First of all, can these animals survive in the long term in a freshwater habitat?
<No>
In spite of what he told me, I have heard of Blue Crabs (Callinectes sapidus) being kept indefinitely in fresh water and I don't find it unlikely that this closely related species can't do the same.
<A reasonable assumption... though I don't think/consider that either do "ideally" in totally freshwater settings indefinitely. For instance, I doubt that they will moult, grow t/here>
Also, in my 20 gallon tank I have a blue crayfish and a LOT of baby ghost shrimp (who's population exploded after the crayfish failed to eat the original 3 I put in there). Is there any chance that the crab and the Cray can forge a peaceful (if tedious) co-existence or is there really no hope for a good outcome if the two were to meet?
<Not likely to "get along" IMO/E>
Thank you VERY MUCH for your time.
<Welcome. Bob Fenner>

Fiddler crabs in sea water... Not  11/08/07 Hi there, I am trying to set up a fiddler crab tank for a high school research department. I've seen a lot of references to the brackish water these crabs need - <And land... most are only part-time aquatic, if then... live in/on mud and sand> but the crabs we have were taken at the beach. Should they be in pure seawater? <No... land/sand... with some water to moisten themselves> Currently the water we are using is from the same beach we found the crabs, but I'm not sure if this is an optimal condition. Any information you can provide would be greatly appreciated. Thank You!! Andrea Beatty <Andrea... "Woman of the sea"... fitting name, eh? Bob Fenner>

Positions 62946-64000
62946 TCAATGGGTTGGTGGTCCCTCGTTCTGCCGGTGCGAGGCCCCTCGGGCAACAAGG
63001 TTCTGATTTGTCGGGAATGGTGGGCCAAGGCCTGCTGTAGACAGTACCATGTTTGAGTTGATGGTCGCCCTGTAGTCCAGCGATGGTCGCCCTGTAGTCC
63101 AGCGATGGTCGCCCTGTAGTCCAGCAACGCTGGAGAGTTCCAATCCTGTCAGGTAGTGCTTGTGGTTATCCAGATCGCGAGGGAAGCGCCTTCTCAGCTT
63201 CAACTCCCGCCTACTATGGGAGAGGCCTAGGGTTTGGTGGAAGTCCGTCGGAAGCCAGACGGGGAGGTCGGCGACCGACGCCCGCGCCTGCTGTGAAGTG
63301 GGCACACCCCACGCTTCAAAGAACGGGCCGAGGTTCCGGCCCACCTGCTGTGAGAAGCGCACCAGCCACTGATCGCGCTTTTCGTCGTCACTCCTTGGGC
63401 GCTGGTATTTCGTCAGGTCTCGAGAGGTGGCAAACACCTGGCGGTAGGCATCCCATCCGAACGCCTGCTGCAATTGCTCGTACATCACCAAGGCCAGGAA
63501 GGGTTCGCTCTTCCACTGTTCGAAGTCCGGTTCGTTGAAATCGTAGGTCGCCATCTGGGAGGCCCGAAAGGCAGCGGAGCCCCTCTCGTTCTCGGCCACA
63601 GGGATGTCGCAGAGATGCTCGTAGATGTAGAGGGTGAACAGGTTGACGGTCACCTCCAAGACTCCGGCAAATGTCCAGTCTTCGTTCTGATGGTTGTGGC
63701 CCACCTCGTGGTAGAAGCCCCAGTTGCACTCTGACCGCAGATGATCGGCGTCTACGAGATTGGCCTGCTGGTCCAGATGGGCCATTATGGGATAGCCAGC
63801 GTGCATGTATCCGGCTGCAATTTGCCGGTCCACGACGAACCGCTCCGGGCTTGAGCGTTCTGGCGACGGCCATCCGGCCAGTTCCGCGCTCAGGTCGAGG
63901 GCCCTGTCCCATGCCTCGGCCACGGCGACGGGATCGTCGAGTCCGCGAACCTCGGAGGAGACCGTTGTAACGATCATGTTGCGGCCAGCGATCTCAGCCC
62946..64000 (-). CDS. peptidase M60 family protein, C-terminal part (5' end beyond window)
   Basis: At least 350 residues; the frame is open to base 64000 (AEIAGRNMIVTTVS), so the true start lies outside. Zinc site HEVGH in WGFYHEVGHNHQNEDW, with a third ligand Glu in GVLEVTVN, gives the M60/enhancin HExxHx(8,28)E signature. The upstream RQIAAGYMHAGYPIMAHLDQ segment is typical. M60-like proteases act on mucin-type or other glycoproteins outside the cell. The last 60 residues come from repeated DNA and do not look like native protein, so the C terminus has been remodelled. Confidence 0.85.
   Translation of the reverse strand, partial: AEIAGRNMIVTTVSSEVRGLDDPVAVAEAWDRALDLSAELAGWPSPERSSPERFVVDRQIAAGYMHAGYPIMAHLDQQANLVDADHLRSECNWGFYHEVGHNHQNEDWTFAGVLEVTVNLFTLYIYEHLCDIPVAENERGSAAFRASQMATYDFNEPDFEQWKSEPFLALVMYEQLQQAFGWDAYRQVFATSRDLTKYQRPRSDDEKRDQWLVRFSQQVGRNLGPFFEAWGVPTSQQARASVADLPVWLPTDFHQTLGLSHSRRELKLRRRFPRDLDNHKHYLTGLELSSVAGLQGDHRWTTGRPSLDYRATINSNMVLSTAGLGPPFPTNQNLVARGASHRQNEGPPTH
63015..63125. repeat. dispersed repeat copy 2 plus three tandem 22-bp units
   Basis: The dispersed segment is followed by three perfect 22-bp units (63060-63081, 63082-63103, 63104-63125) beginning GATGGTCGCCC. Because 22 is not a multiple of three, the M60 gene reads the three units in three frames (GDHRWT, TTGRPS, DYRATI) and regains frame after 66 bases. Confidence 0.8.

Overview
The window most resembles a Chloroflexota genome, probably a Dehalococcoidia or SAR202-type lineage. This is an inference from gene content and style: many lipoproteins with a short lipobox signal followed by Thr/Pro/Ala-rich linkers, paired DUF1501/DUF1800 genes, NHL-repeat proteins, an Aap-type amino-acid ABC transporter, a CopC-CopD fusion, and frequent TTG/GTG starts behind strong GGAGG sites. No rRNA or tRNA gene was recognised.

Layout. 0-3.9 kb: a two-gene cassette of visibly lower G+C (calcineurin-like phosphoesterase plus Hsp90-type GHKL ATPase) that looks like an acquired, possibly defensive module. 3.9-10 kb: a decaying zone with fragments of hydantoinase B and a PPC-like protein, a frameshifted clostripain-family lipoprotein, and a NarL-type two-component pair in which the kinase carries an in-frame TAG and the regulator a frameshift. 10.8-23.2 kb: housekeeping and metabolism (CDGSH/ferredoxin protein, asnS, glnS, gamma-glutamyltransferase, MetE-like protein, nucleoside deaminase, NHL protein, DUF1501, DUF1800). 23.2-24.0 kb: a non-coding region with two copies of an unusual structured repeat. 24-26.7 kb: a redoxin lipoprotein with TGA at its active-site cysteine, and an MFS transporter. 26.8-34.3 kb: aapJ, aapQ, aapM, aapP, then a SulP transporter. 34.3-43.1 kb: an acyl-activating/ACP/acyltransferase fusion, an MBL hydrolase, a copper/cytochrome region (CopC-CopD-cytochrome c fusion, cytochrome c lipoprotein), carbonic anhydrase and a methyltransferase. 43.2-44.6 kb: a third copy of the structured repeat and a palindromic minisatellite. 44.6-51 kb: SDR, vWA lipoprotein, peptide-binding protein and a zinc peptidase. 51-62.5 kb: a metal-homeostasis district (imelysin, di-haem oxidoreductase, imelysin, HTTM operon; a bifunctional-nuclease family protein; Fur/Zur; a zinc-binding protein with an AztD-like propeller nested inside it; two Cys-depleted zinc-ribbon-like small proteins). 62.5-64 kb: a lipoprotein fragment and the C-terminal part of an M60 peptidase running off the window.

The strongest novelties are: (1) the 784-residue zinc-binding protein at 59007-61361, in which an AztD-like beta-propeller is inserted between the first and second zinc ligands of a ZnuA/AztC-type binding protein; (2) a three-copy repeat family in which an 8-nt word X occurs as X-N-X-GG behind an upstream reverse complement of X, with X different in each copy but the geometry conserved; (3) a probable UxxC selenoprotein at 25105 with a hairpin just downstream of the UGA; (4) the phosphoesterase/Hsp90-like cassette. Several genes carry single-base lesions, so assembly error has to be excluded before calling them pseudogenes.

Cardisoma guanhumi, sys.   6/20/07 Hi folks, <Catherine> A friend just got back from Grand Cayman and her wetsuit contained what we think is a juvenile Cardisoma guanhumi. <Ah, a Blue Land Crab: http://www.google.com/search?q=Cardisoma+guanhumi&rls=com.microsoft:en-us:IE-Address&ie=UTF-8&oe=UTF-8&sourceid=ie7&rlz=1I7PCTA> She's not very excited about her new pet. However, as s/he survived a several plane flights, being in a lost suitcase, and discovered by a cat, we're going to do what we can for him/her. She's offered him/her strawberries, cooked chicken, cat food and assorted other things. S/he likes the cat food. We have an old 15 gallon tank that housed a clown fish for about 10 years. I know it's not huge, but for now, it'll have to do. We're thinking about making a hill shape out of aquarium sand and putting some salt water (we do have marine salt) in the bottom and give him/her a plate of fresh as well. Any advice would be greatly appreciated. Catherine <Need a bit of land that can/will be drier... and some mechanism, commitment to keep the water clean... Please read the above link over, and here on WWM: http://www.wetwebmedia.com/marine/inverts/arthropoda/crabs/hermitcrabs.htm and the linked files above. Bob Fenner>